Being COVID-secure means that businesses need to put adjustments in place to manage the risk from coronavirus to protect workers, visitors and customers.

Sefton Council is responsible for the enforcement of health and safety legislation in sectors which includes shops, pubs and restaurants, whereas HSE regulates health and safety in areas such as construction and manufacturing.

By putting in COVID-secure measures to protect employees, visitors and members of the local community, it will help businesses to continue to operate which is key to the local economy.

During the checks, advice and guidance can be provided to help the business to implement work practices that reduce the risk of virus transmission, but where businesses are not managing this, enforcement action can be taken. This can range from the provision of specific advice, issuing enforcement notices, stopping certain work practices until they are made safe and, where businesses fail to comply, prosecution.

Cllr Paulette Lappin, Cabinet Member for Regulatory, Compliance and Corporate Services, from Sefton Council, said: “As the Liverpool City Region has further lockdown measures in place, ensuring workplaces are COVID-secure needs to remain a main priority for all businesses in Sefton and beyond.

“It is a legal duty for businesses to protect their workers and others from harm and this includes taking reasonable steps to control the risk and protect people from coronavirus.

“Being COVID-secure can help reduce these risks and we want every business in the borough to follow the guidelines that ultimately protects our communities.

“Working with the HSE has enabled us to target the whole of the Sefton area from small businesses to large manufacturers, whether Local Authority or HSE enforced, ensuring all workplaces understand the importance of being COVID-secure.”

Sally Nicholson, HSE Head of Operations, North West, said: “Across the country we are working with local authorities, like Sefton Council, ensuring businesses are checked and are COVID-secure.

“All workplaces are in scope which means businesses of any size, in any sector can receive an unannounced check, by us or a local authority.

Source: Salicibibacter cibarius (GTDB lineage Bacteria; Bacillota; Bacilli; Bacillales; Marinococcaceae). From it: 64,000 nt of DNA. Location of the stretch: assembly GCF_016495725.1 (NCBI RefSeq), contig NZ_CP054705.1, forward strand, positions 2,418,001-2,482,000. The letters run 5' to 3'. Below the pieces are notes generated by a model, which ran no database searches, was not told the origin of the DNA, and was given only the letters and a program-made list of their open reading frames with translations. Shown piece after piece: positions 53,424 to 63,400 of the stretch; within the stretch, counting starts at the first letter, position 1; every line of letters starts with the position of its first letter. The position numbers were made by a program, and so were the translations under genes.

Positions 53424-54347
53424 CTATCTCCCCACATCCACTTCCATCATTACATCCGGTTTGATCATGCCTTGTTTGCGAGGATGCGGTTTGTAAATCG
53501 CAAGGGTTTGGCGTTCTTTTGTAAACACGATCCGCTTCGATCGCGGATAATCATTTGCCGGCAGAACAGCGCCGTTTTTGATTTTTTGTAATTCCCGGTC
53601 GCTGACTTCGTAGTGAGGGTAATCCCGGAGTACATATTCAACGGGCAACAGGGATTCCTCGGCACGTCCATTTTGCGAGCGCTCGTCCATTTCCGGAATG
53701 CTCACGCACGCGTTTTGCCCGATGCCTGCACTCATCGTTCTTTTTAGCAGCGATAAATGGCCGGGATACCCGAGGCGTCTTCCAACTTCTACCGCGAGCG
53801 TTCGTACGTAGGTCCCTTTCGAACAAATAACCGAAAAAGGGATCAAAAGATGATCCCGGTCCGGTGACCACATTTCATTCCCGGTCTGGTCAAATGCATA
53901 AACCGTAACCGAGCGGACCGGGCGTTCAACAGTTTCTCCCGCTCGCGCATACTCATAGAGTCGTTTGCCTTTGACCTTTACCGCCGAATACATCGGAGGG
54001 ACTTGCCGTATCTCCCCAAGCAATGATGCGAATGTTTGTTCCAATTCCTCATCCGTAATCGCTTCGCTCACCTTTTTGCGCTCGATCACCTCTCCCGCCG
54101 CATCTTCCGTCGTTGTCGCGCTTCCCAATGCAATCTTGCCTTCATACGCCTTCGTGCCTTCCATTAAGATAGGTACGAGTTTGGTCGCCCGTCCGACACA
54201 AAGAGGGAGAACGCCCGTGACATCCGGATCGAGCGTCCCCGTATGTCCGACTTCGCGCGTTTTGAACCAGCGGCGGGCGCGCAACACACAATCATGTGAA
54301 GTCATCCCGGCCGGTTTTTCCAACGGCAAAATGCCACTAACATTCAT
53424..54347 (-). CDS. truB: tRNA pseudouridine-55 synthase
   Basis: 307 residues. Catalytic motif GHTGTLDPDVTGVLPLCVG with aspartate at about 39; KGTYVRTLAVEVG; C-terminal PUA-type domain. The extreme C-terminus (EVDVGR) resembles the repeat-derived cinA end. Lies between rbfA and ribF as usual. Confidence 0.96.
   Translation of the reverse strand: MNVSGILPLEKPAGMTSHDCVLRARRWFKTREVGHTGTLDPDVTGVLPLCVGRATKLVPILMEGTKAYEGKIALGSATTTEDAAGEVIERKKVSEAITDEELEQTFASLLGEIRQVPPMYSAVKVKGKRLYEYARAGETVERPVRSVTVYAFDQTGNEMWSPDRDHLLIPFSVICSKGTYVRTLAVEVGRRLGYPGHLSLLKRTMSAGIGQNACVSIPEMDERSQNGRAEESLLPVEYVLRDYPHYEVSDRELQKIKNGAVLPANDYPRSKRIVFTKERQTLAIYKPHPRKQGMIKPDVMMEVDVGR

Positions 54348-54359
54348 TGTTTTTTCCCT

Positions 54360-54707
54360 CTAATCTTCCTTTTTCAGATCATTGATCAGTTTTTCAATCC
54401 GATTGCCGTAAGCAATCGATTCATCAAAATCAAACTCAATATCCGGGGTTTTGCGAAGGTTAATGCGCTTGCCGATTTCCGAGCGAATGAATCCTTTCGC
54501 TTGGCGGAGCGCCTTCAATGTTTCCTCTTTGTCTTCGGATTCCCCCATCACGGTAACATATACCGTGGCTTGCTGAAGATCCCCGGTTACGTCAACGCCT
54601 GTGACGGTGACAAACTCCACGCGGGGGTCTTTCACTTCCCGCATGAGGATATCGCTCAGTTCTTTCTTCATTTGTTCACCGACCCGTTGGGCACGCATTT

“If you are contacted by the HSE or your local authority, please engage with us as it is your duty to ensure employees and visitors at a workplace are protected from the virus.

“By making sure that businesses have measures in place to manage the risks, we can benefit the health of local communities as well as support the local and national UK economy.”

HSE and local authority inspectors are finding some common issues across a range of sectors that include: failing to provide arrangements for monitoring, supervising and maintaining social distancing, and failing to introduce an adequate cleaning regime particularly at busy times of the day.

For more information on HSE’s spot checks and inspections, see www.hse.gov.uk/campaigns/spot-inspections.htm

For the latest information and safer business guidance, see www.gov.uk

Autumn edition of Aiming High for Disabled Children newsletter out now

The Autumn 2020 edition of Sefton Council’s Aiming High for Disabled Children newsletter is out now and available for you to read.

Aiming High for Disabled Children is a service provided by Sefton Council to make sure disabled children, young people and their families have the same access to fun, fulfilling activities and life chances as those without disabilities.

It provides specially tailored sessions during term-time and holidays that young people can access, and specialist support when young people reach key transition points, such as moving from education in to employment.

Aiming High’s newsletter is produced three times a year and contains good news stories about things that are happening within the service. This includes blogs from young people and service users, a closer look in to some of the activities, groups and events available for young people in Sefton and up-to-date information about local and national guidance and support for children and young people with special educational needs and disabilities (SEND).

You can read the Aiming High Newsletter by clicking here. This autumn 2020 edition focuses on the positive outreach work our Aiming High team and partner agencies have undertaken throughout the COVID-19 pandemic, and there’s also plenty of inspirational stories of achievement and success from young people across the borough.

Find out more about Aiming High for Disabled Children at Sefton Council’s website here. Use the links on this page to discover Aiming High’s Short Breaks activities, family support for SEND, and transitions services for young people age 13-25 SEND.

You can also register with Sefton’s Disabled Children’s Database at The Sefton Directory to keep up-to-date with services that are useful to you. Once registered you are also guaranteed a regular copy of the Aiming High for Disabled Children newsletter.

Search Box